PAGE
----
Assistant Professor in English and American Literatures
Kazimierz Wielki University, department of English literary and cultural studies
Literary theory; cultural studies; critical discourses
In the eighteenth-century, reading was often regarded as a collective activity of social significance. In many ways, the diversity of reading practices led to collective, sociable enterprises and generated lively exchanges between readers. This private, domestic practice also developed into public, scientific readings, at a time when the organization of society as a whole relied more and more on rising levels of literacy.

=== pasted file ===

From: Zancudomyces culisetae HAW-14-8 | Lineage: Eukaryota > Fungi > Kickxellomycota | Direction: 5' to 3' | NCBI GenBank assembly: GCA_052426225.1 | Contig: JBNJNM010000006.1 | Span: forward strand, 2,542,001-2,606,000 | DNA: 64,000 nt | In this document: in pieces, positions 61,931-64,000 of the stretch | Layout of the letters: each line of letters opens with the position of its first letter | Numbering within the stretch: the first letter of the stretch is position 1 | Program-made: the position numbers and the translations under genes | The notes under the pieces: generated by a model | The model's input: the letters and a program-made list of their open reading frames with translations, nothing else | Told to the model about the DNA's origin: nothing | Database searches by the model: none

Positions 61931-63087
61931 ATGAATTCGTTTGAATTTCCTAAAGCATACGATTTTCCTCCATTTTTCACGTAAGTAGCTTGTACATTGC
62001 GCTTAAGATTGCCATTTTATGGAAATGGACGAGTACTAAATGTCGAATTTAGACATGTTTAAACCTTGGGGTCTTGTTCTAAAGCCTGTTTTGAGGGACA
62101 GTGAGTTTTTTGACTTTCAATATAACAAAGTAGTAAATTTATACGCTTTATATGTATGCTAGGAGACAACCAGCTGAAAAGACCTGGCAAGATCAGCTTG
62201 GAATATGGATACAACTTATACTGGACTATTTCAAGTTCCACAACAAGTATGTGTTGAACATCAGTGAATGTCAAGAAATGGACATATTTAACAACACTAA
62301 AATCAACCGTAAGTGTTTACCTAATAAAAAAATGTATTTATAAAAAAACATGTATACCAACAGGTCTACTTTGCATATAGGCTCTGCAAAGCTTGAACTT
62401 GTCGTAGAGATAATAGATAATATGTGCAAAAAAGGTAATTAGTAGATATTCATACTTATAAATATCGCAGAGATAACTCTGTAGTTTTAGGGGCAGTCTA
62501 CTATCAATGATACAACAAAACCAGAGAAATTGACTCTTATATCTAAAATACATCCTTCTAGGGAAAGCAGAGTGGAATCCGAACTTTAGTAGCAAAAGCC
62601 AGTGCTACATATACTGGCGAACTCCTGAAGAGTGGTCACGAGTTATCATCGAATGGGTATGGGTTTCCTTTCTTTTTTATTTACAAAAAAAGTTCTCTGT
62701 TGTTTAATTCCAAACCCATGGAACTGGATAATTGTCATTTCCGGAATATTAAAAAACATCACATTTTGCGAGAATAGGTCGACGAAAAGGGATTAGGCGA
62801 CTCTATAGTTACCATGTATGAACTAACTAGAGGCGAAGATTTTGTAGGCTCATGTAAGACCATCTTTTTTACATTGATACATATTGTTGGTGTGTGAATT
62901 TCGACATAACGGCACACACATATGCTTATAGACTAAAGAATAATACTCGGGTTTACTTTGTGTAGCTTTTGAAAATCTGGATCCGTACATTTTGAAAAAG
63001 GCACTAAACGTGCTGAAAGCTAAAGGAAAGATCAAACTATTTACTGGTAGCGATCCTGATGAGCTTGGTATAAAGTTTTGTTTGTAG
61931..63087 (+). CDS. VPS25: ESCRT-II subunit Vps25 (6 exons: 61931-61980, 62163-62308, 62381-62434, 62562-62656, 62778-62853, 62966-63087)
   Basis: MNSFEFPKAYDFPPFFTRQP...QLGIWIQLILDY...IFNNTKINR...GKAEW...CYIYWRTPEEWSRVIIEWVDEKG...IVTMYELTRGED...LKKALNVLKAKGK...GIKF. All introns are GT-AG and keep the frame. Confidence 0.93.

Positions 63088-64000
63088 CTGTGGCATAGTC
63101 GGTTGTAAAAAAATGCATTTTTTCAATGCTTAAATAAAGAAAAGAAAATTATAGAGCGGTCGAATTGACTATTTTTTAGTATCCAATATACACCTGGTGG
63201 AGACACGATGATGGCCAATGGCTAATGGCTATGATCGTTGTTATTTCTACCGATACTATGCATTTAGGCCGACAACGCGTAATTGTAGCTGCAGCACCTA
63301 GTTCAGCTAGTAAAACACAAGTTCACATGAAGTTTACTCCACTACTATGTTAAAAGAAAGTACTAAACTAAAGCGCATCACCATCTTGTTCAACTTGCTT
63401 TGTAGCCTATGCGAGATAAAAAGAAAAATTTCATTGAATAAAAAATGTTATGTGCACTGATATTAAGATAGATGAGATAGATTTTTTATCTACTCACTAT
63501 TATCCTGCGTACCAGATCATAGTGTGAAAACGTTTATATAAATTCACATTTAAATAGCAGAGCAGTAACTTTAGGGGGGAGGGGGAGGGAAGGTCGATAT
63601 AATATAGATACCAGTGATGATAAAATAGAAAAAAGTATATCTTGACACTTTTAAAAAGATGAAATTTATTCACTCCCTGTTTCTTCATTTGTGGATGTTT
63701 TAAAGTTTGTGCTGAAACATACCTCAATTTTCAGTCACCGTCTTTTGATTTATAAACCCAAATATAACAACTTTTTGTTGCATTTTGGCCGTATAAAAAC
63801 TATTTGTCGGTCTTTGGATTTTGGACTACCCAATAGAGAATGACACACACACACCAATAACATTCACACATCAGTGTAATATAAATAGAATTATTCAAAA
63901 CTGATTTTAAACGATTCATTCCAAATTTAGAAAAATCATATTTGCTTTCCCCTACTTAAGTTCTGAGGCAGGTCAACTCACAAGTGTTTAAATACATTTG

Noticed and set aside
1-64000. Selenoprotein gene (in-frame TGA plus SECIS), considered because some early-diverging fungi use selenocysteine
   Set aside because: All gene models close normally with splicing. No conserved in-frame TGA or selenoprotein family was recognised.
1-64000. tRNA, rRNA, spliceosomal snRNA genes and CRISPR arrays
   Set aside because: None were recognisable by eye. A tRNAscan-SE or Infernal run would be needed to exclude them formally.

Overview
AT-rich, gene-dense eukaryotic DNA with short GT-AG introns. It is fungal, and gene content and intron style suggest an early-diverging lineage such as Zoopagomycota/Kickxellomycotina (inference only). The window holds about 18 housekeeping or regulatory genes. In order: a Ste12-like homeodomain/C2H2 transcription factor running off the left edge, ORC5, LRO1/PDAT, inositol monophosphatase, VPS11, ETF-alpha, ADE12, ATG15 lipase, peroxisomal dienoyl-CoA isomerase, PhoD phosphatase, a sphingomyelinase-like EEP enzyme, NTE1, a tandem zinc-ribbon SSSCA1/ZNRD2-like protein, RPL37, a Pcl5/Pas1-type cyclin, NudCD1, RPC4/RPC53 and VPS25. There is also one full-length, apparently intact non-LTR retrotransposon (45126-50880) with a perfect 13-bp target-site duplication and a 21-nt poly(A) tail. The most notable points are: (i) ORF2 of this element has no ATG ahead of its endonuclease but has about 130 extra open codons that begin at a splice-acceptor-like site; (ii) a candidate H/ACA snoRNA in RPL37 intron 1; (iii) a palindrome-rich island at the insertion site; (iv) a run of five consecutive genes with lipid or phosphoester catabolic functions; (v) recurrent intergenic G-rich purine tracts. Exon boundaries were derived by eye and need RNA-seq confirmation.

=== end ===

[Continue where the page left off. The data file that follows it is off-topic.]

Pleasure gardens were a type of eighteenth-century public spaces which offered diverse forms of entertainment for their visitors. Their spatial design coincided with the growth of the public sphere and fostered disparate forms of social interactions on their premises. Related to the growing commodification of culture as expressed in corresponding forms of leisure, they can also be linked to the rising significance of culturally conditioned notions such as taste, fashion or visibility.